Sarcopenia and fatty liver disease

Jung A. Kim, Kyung Mook Choi

Research output: Contribution to journalReview articlepeer-review

11 Citations (Scopus)


Abstract: Non-alcoholic fatty liver disease (NAFLD) is the most common liver disease which may progress to non-alcoholic steatohepatitis. The prevalence of sarcopenia, which is the loss of muscle mass and strength, is increasing in the aging society. Recent studies reported the relationship between NAFLD and sarcopenia. The skeletal muscle is the primary organ for glucose disposal. Loss of muscle mass can cause insulin resistance, which is an important risk factor for NAFLD. Moreover, obesity, chronic low-grade inflammation, vitamin D deficiency, physical inactivity, hepatokines, and myokines might be involved in the pathophysiologic mechanism of sarcopenia and NAFLD. Although most of the previous studies have demonstrated the positive correlation between sarcopenia and NAFLD, the difference in diagnostic methods of sarcopenia and NAFLD leads to difficulties in interpretation and application. This review discusses the concept and diagnosis of sarcopenia and NAFLD, common pathophysiology, and clinical studies linking sarcopenia to NAFLD. The presentation of the association between sarcopenia and NAFLD may provide an opportunity to prevent the deterioration of fatty liver disease. Graphic abstract: [Figure not available: see fulltext.]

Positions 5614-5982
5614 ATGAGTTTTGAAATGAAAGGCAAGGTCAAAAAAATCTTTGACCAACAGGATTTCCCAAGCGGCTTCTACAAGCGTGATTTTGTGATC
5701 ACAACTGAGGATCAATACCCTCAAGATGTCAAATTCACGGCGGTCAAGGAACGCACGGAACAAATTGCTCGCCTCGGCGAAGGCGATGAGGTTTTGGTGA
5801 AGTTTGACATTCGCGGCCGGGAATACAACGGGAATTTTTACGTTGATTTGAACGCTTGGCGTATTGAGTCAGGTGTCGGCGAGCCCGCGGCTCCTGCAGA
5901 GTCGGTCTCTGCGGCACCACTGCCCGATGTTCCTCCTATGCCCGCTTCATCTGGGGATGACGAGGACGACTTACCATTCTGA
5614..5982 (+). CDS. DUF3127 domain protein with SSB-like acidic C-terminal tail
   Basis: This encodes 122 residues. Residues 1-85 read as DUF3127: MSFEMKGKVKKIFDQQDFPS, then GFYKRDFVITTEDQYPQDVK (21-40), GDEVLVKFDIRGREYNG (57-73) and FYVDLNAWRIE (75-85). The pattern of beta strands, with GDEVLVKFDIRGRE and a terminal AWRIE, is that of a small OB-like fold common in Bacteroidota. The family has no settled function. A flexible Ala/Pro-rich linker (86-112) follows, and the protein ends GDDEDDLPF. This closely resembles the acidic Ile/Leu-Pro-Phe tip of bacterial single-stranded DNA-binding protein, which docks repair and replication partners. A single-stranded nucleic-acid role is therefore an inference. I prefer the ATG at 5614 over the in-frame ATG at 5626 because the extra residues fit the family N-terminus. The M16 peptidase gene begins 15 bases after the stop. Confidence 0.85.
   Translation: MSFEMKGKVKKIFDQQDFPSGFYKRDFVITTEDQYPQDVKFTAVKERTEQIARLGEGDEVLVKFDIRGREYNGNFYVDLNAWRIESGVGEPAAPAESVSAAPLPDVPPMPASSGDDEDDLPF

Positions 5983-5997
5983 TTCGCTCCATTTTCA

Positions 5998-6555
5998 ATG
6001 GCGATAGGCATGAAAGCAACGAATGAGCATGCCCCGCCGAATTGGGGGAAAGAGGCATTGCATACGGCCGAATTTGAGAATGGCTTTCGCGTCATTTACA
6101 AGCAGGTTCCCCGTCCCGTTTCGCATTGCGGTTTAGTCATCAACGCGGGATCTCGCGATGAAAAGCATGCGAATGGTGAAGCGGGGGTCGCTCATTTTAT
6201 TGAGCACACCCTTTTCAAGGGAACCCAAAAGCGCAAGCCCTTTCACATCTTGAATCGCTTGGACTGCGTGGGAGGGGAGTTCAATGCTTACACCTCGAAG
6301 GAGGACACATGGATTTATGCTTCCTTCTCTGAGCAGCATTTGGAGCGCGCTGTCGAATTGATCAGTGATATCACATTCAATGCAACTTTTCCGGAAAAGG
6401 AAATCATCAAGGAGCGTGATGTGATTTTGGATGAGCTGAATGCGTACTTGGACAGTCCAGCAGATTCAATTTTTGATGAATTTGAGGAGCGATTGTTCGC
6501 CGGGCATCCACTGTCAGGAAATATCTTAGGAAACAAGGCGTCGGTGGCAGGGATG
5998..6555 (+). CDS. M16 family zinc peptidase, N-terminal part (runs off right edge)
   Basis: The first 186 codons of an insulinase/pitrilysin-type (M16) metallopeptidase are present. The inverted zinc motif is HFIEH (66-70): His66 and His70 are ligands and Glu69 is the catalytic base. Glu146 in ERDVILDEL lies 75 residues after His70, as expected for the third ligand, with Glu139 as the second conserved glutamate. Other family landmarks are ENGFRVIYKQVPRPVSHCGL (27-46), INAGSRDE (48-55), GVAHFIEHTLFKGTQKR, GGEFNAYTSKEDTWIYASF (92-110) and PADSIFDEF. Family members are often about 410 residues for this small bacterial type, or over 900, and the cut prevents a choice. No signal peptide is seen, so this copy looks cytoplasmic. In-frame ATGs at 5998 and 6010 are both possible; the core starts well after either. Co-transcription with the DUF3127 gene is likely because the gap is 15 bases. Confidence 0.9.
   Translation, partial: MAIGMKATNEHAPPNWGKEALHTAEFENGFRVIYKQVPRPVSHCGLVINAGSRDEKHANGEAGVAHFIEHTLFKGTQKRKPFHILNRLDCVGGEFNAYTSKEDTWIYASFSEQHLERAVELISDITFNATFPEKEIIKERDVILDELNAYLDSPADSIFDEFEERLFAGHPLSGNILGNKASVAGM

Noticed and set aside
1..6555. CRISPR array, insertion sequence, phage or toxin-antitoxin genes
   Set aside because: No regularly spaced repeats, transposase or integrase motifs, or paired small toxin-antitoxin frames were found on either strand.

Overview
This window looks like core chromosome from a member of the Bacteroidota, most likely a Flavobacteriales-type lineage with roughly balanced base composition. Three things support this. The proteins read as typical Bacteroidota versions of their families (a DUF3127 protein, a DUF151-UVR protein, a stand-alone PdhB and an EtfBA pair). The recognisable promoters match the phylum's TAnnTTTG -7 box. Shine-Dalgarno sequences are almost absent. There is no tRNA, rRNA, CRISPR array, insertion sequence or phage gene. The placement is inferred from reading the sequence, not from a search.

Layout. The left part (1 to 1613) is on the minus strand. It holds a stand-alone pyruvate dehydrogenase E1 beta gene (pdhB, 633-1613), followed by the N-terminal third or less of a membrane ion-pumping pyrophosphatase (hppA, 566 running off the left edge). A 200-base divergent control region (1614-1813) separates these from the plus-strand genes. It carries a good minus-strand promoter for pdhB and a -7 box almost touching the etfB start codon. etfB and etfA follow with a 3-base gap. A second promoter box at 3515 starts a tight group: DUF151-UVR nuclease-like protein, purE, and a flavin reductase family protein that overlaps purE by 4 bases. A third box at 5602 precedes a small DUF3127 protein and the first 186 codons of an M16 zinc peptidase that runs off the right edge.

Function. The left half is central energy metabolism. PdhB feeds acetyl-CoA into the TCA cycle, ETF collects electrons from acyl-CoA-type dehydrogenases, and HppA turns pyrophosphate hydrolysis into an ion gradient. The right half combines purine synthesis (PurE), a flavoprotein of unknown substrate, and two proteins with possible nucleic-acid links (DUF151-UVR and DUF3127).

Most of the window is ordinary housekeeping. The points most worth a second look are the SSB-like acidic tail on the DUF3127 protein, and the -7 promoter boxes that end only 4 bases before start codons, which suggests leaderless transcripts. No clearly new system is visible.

Original languageEnglish
Pages (from-to)674-687
Number of pages14
JournalHepatology International
Issue number6
Publication statusPublished - 2019 Nov 1


  • Liver
  • Non-alcoholic fatty liver disease
  • Pathophysiology
  • Sarcopenia
  • Skeletal muscle

ASJC Scopus subject areas

  • Hepatology

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